After only two weeks in the Red Tier, Nevada County once again met the metrics for the Purple Tier, meaning COVID-19 is widespread and case rates are increasing. Nevada County will remain in the Red Tier this week but will likely return to the Purple Tier on Wednesday, April 13th.
“Communities that have strictly adhered to guidelines are opening up, while Nevada County is at risk of moving backward,” said Nevada County Public Health Director Jill Blake. “We know how COVID-19 spreads, and we know how to prevent the spread. The science is clear,” Blake said. “When we say that the virus is ‘widespread’ in our community, we mean just that: it’s everywhere. We’re seeing it in schools, workplaces, social settings, and businesses. The virus continues to be transmitted through unmasked gatherings, whether that’s in a restaurant, a bar, a workplace, or a private home.”
With certain restaurants and bars fully open–in defiance of health orders–large gatherings of people from multiple households and mask-burning demonstrations during a global pandemic, cases will increase. County officials attribute the case rise to local, organized opposition to proven public health prevention methods, particularly in Western Nevada County.
Local Public Health officials expressed disappointment and concern about the upward trend in cases. This week, with the State’s update to county metrics under the Blueprint for a Safer Economy, Nevada County jumped from an average daily rate of 6.9 cases to 12.7 cases. “This is an alarming trend,” said Nevada County Public Health Officer Dr. Scott Kellermann. “And this data is from the week before Spring Break and the Easter holiday. We have yet to see the result of gatherings that may have taken place last week.”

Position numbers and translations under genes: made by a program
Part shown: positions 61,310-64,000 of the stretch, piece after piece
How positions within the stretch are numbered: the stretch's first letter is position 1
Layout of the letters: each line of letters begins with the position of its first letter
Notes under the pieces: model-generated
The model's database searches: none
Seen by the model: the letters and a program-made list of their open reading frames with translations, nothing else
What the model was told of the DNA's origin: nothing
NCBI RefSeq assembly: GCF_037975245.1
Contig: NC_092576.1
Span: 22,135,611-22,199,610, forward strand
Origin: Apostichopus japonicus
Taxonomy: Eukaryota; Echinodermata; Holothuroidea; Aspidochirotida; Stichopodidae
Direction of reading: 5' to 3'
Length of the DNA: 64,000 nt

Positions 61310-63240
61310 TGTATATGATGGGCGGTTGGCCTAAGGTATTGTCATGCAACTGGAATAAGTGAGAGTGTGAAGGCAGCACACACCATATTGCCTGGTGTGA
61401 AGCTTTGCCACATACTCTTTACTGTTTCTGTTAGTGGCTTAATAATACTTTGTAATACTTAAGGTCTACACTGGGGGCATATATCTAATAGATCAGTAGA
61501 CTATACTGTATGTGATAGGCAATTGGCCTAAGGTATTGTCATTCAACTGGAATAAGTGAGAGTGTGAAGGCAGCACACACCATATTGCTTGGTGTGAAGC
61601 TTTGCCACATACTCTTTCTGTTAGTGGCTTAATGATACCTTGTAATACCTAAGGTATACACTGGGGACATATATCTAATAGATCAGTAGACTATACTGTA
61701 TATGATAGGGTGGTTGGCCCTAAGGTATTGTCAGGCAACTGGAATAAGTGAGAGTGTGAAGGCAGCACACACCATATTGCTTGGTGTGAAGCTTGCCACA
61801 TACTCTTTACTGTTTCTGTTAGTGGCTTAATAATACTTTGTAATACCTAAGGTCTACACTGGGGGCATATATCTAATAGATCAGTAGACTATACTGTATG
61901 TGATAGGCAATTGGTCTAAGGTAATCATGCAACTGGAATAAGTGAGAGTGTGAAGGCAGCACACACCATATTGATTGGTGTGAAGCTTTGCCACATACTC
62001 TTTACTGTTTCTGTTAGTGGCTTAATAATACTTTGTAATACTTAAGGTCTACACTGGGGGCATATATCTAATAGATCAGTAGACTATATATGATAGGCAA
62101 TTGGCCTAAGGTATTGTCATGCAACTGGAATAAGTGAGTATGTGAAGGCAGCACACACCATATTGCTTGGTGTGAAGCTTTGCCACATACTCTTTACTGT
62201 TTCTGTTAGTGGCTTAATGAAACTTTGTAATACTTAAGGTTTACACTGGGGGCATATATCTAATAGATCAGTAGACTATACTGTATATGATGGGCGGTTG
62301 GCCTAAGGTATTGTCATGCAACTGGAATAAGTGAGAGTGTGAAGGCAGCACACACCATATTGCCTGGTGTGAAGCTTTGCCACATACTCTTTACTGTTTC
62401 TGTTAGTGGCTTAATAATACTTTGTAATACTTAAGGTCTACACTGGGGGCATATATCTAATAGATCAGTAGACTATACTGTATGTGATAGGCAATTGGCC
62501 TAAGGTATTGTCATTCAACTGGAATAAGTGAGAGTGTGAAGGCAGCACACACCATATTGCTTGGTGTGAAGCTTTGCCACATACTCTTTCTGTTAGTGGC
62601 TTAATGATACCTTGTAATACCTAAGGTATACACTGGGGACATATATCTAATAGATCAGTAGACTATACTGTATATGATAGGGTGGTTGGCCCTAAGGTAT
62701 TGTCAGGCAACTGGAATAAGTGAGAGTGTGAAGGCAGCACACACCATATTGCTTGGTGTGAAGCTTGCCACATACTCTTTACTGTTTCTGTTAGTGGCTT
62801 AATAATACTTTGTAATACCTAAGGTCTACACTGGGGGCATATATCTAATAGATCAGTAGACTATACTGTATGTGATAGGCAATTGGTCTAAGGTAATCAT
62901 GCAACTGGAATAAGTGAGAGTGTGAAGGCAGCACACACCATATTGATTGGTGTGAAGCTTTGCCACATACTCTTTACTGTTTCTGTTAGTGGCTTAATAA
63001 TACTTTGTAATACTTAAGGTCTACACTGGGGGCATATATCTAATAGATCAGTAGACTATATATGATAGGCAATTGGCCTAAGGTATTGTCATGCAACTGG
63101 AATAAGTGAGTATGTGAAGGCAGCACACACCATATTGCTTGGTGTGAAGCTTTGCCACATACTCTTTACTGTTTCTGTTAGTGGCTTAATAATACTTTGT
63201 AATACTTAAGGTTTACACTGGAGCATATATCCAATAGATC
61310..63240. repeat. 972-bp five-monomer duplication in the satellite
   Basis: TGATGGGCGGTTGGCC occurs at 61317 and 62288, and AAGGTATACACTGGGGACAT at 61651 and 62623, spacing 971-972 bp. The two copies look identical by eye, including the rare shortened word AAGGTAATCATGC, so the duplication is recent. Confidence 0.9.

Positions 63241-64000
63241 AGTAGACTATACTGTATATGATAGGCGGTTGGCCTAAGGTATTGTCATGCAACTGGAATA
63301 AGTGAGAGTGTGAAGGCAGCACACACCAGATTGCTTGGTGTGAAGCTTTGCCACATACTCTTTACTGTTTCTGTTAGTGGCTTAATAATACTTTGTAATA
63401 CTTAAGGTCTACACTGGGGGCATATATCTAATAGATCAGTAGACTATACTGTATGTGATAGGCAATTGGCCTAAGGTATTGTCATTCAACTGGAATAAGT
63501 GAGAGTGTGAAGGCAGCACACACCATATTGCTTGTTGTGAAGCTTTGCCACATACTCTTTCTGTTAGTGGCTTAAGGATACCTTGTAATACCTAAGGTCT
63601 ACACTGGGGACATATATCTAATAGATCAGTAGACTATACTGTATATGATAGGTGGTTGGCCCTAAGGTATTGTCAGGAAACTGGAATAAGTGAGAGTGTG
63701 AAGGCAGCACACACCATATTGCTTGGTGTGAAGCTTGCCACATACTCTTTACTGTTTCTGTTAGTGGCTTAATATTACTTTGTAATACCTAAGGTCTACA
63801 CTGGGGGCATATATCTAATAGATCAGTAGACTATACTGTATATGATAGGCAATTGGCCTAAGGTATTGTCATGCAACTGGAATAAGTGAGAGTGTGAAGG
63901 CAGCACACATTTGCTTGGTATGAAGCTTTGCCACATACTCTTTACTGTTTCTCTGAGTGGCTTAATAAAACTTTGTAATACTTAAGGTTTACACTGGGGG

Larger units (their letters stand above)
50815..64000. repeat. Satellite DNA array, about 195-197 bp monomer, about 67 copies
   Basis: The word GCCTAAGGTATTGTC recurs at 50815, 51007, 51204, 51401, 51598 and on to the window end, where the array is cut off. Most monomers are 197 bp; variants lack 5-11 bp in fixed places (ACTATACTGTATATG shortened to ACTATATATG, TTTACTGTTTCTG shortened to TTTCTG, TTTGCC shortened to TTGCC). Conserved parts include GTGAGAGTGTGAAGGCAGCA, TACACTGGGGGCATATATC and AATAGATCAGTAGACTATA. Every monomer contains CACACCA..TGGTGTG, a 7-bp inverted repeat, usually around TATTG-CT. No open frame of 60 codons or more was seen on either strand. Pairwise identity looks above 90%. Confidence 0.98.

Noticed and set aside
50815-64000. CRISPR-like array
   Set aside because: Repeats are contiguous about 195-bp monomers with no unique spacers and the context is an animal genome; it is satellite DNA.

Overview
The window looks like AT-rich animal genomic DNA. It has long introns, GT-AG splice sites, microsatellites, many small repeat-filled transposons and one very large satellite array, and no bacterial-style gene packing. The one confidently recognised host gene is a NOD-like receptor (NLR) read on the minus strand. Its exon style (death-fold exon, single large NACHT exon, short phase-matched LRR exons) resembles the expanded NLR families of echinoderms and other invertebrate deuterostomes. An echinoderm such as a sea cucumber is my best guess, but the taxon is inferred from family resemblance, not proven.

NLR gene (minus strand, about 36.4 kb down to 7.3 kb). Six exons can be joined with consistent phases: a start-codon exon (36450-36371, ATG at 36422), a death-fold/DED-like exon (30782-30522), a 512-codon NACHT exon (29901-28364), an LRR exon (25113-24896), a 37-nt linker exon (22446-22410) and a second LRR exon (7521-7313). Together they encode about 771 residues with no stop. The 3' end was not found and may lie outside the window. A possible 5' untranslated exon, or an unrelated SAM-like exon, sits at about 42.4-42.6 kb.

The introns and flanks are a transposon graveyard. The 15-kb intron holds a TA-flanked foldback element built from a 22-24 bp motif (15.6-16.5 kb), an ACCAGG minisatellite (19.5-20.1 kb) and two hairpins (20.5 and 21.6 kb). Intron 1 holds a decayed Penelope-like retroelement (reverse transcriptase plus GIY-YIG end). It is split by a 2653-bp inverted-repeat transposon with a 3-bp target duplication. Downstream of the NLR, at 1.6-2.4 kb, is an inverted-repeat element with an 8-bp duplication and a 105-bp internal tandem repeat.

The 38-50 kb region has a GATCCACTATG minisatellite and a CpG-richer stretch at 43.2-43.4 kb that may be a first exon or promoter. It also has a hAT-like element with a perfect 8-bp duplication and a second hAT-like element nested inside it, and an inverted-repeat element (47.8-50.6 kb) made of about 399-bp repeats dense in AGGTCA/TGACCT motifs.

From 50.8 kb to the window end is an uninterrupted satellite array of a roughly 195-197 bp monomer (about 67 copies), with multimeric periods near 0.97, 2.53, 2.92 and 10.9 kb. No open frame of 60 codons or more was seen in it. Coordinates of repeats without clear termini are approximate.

Kellermann urged Nevada County residents to take individual actions to protect the health of the community as a whole. “The good news is that we all know how to protect ourselves and those we love. Wear a mask. Avoid gathering. And, of course, getting vaccinated is the best protection for yourself, your family, your friends, and your neighbors,” added Dr. Kellermann.
“We are seeing fewer cases in people 65 and older,” said Dr. Kellermann. “Although this is good news, we are finding that younger individuals are becoming infected. Although much less likely to die than older folks, a significant number of those infected will have symptoms of long COVID-19, like persistent lethargy, brain fog, and pulmonary conditions.”
Nevada County Public Health has opened vaccine eligibility to anyone 16 and over for their Whispering Pines Grass Valley clinics, which use the Pfizer vaccine. Appointments can be made on MyTurn.CA.Gov; new appointments are added every Friday at noon. Vaccine appointments through other local vaccine providers can be found at www.MyNevadaCounty.com/GetVaccinated.
“We are in a race against time regarding the variants. If we adhere to the guidelines of masking and distancing and get immunized – we will win.” Kellermann said. “You all are aware that through working together, much has been accomplished by this community. We need to do that now. We all have a part to play. We can do better.”